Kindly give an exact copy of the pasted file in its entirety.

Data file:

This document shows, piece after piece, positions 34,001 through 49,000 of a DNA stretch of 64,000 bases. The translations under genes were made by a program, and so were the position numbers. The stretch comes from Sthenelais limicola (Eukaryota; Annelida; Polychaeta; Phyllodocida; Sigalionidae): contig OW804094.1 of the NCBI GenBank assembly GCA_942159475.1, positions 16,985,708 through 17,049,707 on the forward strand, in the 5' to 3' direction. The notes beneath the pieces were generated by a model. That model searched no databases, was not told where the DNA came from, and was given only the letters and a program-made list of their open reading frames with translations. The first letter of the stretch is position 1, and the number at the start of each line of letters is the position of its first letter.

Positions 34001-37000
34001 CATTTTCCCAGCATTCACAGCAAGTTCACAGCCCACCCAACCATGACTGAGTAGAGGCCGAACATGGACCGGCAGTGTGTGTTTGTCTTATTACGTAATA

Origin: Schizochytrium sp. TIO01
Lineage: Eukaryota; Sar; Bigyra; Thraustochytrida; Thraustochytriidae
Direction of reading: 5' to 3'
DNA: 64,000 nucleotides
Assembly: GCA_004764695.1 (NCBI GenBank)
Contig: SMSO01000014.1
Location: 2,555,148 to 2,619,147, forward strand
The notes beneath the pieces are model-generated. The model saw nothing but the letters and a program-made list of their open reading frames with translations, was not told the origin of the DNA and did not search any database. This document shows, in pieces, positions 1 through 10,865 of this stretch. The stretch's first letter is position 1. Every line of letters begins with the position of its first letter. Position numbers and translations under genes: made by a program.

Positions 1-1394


This document shows, piece after piece, positions 34,001 through 49,000 of a DNA stretch of 64,000 bases. The translations under genes were made by a program, and so were the position numbers. The stretch comes from Sthenelais limicola (Eukaryota; Annelida; Polychaeta; Phyllodocida; Sigalionidae): contig OW804094.1 of the NCBI GenBank assembly GCA_942159475.1, positions 16,985,708 through 17,049,707 on the forward strand, in the 5' to 3' direction. The notes beneath the pieces were generated by a model. That model searched no databases, was not told where the DNA came from, and was given only the letters and a program-made list of their open reading frames with translations. The first letter of the stretch is position 1, and the number at the start of each line of letters is the position of its first letter.

Positions 34001-37000
34001 CATTTTCCCAGCATTCACAGCAAGTTCACAGCCCACCCAACCATGACTGAGTAGAGGCCGAACATGGACCGGCAGTGTGTGTTTGTCTTATTACGTAATA

Origin: Schizochytrium sp. TIO01
Lineage: Eukaryota; Sar; Bigyra; Thraustochytrida; Thraustochytriidae
Direction of reading: 5' to 3'
DNA: 64,000 nucleotides
Assembly: GCA_004764695.1 (NCBI GenBank)
Contig: SMSO01000014.1
Location: 2,555,148 to 2,619,147, forward strand
The notes beneath the pieces are model-generated. The model saw nothing but the letters and a program-made list of their open reading frames with translations, was not told the origin of the DNA and did not search any database. This document shows, in pieces, positions 1 through 10,865 of this stretch. The stretch's first letter is position 1. Every line of letters begins with the position of its first letter. Position numbers and translations under genes: made by a program.

Positions 1-1394